In a development that illustrates the global dynamics of climate change China’s emissions now exceed those of the entire developed world put together.

Since at least the 1990s the basic nature of a global deal to control climate change has been clear. States like Canada with the highest historical and per capita emissions need to cut their fossil fuel use dramatically. At the same time, rapidly developing countries need to choose a lower carbon development path than the states that preceded them.

Canada is massively reneging on this deal. We have never hit our climate targets and our leaders continue to act as though continued fossil fuel development can somehow be compatible with climatic stability. We also treat the emissions from the fossil fuels we produce as someone else’s problem, just as we treat the emissions that go into our imports (some of those Chinese emissions are making stuff for the benefit of Canadians, and people in all rich countries).

Persisting with the status quo is a suicide pact, yet states and citizens have not yet displayed the wisdom of recognizing and acting upon that. With so little time left to change course and avert the worst impacts of climate change we cannot keep accepting governments that abstractly promise that emissions will fall in the far future while working in practice largely to protect business as usual.


One element of a science fiction future which I expect to see in my lifetime is the ability to directly connect human brains with computers and share instructions back and forth.

That seems especially plausible now that Neuralink has demonstrated a high bandwidth BCI with two tetraplegic people.

This evokes the idea of a Ghost in the Shell future where people can use their disembodied minds to control computer systems, robots, and prosthetics. Even just being able to control a computer with the rapidity of thought is essentially a superpower, since it would allow people to perform calculations and other tasks which their unaided brains could not manage. Beyond that, a transhuman future beckons.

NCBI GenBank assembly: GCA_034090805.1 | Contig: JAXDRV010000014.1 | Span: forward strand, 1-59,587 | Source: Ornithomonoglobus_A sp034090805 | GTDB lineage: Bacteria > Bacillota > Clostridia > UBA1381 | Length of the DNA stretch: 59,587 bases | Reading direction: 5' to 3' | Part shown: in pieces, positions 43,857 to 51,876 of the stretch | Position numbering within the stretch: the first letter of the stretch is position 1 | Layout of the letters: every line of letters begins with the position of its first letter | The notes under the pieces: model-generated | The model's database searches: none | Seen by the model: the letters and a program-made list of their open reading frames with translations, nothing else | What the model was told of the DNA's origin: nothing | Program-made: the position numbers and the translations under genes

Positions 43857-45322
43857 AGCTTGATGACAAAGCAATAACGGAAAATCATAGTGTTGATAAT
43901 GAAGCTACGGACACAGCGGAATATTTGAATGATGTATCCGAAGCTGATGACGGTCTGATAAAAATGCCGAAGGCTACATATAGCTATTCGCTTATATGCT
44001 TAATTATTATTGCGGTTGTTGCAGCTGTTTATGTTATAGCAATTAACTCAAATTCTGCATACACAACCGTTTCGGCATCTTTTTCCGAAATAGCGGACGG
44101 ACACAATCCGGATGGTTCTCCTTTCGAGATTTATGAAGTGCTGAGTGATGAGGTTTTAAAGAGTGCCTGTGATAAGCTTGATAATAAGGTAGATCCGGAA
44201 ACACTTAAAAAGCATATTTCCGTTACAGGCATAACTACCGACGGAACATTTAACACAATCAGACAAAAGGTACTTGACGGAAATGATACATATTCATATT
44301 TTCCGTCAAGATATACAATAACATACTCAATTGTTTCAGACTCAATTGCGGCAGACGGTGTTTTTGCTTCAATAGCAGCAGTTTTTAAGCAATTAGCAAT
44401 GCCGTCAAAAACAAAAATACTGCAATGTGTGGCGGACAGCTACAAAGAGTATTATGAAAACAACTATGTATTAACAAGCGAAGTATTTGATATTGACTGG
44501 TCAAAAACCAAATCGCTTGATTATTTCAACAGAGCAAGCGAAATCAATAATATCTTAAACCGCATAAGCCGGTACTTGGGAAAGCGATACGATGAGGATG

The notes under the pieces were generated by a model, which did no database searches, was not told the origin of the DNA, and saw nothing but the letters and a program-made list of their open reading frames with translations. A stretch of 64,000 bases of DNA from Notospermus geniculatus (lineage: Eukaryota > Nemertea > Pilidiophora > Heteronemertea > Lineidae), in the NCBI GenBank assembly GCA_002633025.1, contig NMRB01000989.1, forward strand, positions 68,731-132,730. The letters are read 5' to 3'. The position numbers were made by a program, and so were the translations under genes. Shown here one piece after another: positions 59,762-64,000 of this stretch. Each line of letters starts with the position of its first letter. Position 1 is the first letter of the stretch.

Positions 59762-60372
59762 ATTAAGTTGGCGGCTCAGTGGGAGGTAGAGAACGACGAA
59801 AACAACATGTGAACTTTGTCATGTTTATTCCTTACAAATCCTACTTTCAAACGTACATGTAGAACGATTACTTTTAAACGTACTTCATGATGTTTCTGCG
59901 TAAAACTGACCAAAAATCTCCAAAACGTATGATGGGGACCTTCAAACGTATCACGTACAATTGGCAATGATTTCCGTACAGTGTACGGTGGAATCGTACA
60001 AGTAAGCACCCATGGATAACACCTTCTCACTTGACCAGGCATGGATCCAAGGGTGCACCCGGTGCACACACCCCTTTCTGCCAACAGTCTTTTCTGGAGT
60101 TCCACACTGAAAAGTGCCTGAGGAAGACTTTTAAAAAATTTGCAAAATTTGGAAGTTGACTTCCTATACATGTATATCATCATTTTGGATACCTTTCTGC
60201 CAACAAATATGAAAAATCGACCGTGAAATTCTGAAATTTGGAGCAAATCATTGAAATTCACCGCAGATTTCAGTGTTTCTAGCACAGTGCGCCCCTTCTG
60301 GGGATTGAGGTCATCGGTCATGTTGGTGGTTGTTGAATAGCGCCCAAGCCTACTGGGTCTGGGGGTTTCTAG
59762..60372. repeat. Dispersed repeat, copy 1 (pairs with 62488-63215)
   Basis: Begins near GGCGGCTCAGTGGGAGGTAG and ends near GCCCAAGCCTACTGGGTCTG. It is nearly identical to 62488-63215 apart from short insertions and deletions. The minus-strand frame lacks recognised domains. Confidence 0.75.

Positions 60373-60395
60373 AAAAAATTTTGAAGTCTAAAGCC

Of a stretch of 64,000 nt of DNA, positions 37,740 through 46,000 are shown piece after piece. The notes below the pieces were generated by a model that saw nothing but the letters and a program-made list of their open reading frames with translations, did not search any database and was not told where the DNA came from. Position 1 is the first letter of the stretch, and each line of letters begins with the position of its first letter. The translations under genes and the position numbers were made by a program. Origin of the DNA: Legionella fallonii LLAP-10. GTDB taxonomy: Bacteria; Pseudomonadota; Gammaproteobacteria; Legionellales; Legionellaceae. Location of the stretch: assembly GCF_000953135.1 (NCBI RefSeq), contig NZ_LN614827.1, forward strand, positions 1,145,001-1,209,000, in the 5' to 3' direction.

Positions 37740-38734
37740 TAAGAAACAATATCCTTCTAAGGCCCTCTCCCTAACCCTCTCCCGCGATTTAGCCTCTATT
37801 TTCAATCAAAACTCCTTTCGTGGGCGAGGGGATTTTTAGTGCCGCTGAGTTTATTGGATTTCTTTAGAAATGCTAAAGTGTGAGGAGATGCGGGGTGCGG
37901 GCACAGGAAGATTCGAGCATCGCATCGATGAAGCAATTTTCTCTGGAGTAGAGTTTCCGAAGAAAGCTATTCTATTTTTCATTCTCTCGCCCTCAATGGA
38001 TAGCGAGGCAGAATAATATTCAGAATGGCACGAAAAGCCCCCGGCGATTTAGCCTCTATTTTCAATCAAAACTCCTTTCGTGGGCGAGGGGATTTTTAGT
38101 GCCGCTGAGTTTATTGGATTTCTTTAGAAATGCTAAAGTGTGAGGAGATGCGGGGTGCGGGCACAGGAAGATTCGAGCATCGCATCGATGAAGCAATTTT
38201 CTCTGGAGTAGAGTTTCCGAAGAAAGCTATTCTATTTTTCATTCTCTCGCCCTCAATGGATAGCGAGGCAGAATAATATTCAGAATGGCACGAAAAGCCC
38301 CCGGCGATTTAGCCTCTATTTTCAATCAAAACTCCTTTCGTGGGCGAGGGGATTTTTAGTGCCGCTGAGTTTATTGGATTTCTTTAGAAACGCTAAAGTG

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Someone recently posted a link to the Graduate Association of Students in Political Science (GASPS) email list to the University of Toronto’s School of Graduate Studied Data Dashboards.

There is data on admissions, enrolment, funding, degree completion, and career outcomes.

The data on people doing the PhD in Political Science specifically is quite interesting:

Elements that jump out at me: it seems like about 25-30% of people admitted never complete the program, the median time to a degree is 7.33 years, and most people finish in 5-8 years.

The chart on average gross income for domestic students in the polisci PhD program is also interesting:

The dark blue is the funding package which gets halved in year 6 and eliminated thereafter. The medium blue shows external awards, which are substantial for people in years 2-5. You really can really see the limited degree of income for people in years seven and beyond, almost all of which comes from teaching and research assistant work (the light blue), which while financially necessary for most probably hurts the completion rate for people who reach those years.




This week’s issue of The Economist has Taiwan on the cover and describes it as the “most dangerous place on Earth”.

It is widely reported that a central purpose behind China’s military buildup and particularly the acquisition of naval and amphibious warfare capabilities is the country’s ambition to conquer its democratic neighbour. The implications thereof could be profound, including in terms of China and Taiwan’s domestic politics, Taiwan’s crucial global role as a microprocessor manufacturer, and the confidence of America’s regional allies in America’s security guarantees. If their confidence is sapped by a Chinese takeover, increased regional militarization and perhaps nuclear proliferation are plausible.

China’s conduct toward Taiwan may also be illustrative of its long term geopolitical role as it continues to rise in affluence and military strength, potentially going beyond maintaining an oppressive, nationalistic, and militarist system at home into the actual domination or conquest of foreign territory (though China’s government asserts that Taiwan has been part of China all along).

The question of China and Taiwan also influences domestic national security policy in countries including China. Based on recent decades of use, the likely role for new military platforms like the ships being built for the navy and next-generation fighter jets long under contemplation would be a combination of continental defence under NORAD (arguably with no nation states as plausible enemies in this sense) and expeditionary use in multilateral coalitions for peacekeeping or (as in Afghanistan to begin with) warfighting. If China is developing into a threat that western countries will need to meet with military force, however, it will be indispensable to have advanced weapons and forces capable in their use ready before the conflict begins.




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